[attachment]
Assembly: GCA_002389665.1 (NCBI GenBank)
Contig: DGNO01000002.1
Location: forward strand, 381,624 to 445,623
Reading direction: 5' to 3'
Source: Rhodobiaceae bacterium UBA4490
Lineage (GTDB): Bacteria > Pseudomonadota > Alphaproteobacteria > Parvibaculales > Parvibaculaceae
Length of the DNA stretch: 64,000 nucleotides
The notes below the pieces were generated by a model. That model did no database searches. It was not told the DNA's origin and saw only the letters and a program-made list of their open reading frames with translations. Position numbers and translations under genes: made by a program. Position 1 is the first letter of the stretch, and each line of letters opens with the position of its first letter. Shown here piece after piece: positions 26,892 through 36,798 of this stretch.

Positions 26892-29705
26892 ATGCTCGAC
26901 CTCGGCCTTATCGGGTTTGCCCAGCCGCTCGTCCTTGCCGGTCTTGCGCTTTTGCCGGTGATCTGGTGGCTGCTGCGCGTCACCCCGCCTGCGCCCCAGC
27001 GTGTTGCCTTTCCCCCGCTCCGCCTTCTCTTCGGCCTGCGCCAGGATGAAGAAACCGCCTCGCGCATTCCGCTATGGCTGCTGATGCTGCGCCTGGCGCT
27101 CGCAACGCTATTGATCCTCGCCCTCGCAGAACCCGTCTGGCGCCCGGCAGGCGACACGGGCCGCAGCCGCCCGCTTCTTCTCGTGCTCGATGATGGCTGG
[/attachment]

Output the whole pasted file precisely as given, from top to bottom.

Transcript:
Assembly: GCA_002389665.1 (NCBI GenBank)
Contig: DGNO01000002.1
Location: forward strand, 381,624 to 445,623
Reading direction: 5' to 3'
Source: Rhodobiaceae bacterium UBA4490
Lineage (GTDB): Bacteria > Pseudomonadota > Alphaproteobacteria > Parvibaculales > Parvibaculaceae
Length of the DNA stretch: 64,000 nucleotides
The notes below the pieces were generated by a model. That model did no database searches. It was not told the DNA's origin and saw only the letters and a program-made list of their open reading frames with translations. Position numbers and translations under genes: made by a program. Position 1 is the first letter of the stretch, and each line of letters opens with the position of its first letter. Shown here piece after piece: positions 26,892 through 36,798 of this stretch.

Positions 26892-29705
26892 ATGCTCGAC
26901 CTCGGCCTTATCGGGTTTGCCCAGCCGCTCGTCCTTGCCGGTCTTGCGCTTTTGCCGGTGATCTGGTGGCTGCTGCGCGTCACCCCGCCTGCGCCCCAGC
27001 GTGTTGCCTTTCCCCCGCTCCGCCTTCTCTTCGGCCTGCGCCAGGATGAAGAAACCGCCTCGCGCATTCCGCTATGGCTGCTGATGCTGCGCCTGGCGCT
27101 CGCAACGCTATTGATCCTCGCCCTCGCAGAACCCGTCTGGCGCCCGGCAGGCGACACGGGCCGCAGCCGCCCGCTTCTTCTCGTGCTCGATGATGGCTGG